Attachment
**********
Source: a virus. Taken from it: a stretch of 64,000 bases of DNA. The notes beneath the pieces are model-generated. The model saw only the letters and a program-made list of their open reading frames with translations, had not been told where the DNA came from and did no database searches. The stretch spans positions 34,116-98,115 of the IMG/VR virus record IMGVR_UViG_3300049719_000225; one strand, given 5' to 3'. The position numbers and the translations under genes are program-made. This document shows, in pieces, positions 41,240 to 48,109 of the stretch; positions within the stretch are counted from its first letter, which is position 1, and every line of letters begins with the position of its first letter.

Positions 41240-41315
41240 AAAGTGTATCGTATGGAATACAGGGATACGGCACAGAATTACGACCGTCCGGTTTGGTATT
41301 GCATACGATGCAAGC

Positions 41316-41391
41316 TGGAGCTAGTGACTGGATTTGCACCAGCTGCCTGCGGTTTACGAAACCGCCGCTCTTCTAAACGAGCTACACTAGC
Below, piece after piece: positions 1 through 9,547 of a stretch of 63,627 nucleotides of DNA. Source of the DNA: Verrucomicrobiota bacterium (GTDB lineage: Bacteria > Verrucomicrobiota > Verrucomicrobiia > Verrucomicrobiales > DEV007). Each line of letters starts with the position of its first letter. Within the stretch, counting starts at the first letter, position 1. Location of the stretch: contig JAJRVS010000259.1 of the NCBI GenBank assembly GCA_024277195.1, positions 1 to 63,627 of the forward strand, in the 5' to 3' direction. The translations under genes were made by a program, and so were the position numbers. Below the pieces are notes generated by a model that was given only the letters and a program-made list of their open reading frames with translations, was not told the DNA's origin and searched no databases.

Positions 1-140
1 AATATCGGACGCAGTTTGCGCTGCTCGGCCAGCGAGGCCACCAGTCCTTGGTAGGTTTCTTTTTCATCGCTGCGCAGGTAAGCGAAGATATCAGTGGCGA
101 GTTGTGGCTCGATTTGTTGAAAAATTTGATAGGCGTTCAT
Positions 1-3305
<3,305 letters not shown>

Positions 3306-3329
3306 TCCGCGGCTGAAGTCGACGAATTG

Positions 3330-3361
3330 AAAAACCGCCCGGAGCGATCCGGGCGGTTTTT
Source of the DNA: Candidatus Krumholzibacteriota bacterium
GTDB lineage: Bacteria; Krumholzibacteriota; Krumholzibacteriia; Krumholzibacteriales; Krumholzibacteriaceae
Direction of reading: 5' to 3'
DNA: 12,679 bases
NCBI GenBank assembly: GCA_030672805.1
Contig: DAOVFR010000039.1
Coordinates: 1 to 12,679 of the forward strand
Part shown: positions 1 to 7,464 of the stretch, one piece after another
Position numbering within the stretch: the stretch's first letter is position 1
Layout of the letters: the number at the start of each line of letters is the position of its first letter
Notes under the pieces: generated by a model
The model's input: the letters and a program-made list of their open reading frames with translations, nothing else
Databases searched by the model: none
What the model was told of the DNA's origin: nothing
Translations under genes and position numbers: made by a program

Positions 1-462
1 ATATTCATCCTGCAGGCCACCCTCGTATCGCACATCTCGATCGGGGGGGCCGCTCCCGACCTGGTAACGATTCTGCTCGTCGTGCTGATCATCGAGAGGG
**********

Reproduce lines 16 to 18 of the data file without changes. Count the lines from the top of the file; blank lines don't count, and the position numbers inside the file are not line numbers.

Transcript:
3330 AAAAACCGCCCGGAGCGATCCGGGCGGTTTTT
Source of the DNA: Candidatus Krumholzibacteriota bacterium
GTDB lineage: Bacteria; Krumholzibacteriota; Krumholzibacteriia; Krumholzibacteriales; Krumholzibacteriaceae